As a boy, he inhabited the imaginary world that cricket-mad kids often revel in. As soon as he finished his homework after coming from school, he would pick up a stick. It was his bat in this fictional world. He then picked two teams, usually England vs West Indies. In his mind’s eye, Darren Gough would run in to bowl and he was Desmond Haynes, batting in his style. An audio commentary ran along. He would play an entire match. If it’s Lara’s turn, then Bravo would bat the way Lara did.
It was one of his early mentors Richard Smith, who used to play for Trinidad & Tobago, who seeded the cricket dream. “He was the one who told me that when you play these dream games at home, make sure you put your name in the West Indies team.” A dream was born. It helped that Lara was from the same village of Santa Cruz, his house was just “7 minutes” walk from Lara’s and Bravo has repeated many times about how he idolised Lara as a kid and was motivated to be the “next Lara” from his village to play international cricket.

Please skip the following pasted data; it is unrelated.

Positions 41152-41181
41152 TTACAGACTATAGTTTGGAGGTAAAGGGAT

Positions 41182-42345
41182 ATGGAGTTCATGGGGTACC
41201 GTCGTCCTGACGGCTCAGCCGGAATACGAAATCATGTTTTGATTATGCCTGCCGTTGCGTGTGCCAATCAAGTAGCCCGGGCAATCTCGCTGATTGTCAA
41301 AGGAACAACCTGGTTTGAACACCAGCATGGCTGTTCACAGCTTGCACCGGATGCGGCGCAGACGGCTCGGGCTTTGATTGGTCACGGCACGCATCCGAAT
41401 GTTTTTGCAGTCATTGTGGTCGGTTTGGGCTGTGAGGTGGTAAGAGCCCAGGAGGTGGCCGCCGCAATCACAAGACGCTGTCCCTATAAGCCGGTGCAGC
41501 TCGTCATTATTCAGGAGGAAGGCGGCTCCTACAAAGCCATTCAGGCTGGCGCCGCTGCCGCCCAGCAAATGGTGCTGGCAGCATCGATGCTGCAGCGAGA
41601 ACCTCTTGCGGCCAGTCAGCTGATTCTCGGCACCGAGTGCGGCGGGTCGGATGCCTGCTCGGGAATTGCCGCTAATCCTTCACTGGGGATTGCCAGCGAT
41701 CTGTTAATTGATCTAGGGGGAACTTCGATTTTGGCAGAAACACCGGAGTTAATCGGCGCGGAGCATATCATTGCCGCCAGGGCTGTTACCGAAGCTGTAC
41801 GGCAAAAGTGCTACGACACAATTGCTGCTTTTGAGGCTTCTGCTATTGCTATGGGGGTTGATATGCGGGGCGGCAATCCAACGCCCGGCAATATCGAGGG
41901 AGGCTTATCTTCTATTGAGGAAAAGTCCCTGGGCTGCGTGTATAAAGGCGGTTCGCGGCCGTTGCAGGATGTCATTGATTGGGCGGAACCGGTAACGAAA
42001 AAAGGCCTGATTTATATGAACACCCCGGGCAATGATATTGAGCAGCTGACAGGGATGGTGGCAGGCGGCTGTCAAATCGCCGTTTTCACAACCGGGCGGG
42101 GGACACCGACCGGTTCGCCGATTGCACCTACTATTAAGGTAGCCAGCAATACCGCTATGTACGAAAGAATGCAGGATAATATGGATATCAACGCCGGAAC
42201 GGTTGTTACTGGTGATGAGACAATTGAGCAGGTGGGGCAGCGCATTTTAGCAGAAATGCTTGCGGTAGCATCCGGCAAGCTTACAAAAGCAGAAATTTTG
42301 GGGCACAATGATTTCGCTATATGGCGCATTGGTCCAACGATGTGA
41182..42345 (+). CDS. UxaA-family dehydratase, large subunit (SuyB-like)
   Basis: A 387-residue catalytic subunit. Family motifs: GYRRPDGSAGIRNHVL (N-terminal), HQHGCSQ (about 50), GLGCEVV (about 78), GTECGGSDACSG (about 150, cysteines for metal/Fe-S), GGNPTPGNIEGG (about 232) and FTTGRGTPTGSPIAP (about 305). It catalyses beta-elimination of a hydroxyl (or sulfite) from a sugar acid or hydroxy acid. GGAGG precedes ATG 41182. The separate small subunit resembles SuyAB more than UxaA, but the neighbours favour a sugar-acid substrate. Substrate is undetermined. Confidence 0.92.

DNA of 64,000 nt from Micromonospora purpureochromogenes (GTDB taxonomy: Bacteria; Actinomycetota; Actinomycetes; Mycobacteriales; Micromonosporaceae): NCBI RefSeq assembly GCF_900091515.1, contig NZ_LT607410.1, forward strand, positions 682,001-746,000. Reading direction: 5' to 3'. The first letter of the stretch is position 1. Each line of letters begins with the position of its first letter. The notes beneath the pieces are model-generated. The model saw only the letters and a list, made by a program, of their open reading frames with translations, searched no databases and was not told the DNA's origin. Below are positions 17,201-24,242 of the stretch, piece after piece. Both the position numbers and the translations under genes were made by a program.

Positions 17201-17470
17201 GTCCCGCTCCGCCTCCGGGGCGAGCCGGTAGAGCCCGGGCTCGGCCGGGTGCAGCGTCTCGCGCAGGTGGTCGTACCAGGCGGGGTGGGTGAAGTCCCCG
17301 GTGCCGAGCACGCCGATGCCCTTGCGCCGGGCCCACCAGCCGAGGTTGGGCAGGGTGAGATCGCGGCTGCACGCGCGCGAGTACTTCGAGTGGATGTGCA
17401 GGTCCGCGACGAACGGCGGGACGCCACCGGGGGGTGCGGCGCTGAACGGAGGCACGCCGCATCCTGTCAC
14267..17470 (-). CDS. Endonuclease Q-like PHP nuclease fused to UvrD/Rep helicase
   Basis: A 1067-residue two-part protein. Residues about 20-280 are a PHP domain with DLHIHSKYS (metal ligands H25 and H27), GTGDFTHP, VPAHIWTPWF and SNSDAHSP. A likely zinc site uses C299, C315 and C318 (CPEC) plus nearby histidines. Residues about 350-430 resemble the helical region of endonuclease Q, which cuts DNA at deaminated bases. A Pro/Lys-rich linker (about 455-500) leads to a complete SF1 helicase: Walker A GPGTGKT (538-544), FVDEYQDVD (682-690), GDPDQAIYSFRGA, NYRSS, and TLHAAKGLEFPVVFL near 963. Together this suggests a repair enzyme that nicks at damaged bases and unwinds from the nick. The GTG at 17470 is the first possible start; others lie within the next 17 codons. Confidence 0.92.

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Pretend-play wasn’t just restricted to cricket. He also used to “drive” cars. “We used to call him Mahal (a. madman who used to pretend he was driving),” his mother Joycelyn once told Trinidad Guardian. “He used to bat by himself in the corridor, running up and down. I used to see this piece of stick and throw it outside because I really didn’t know. He would come after and tell me that was his bat.”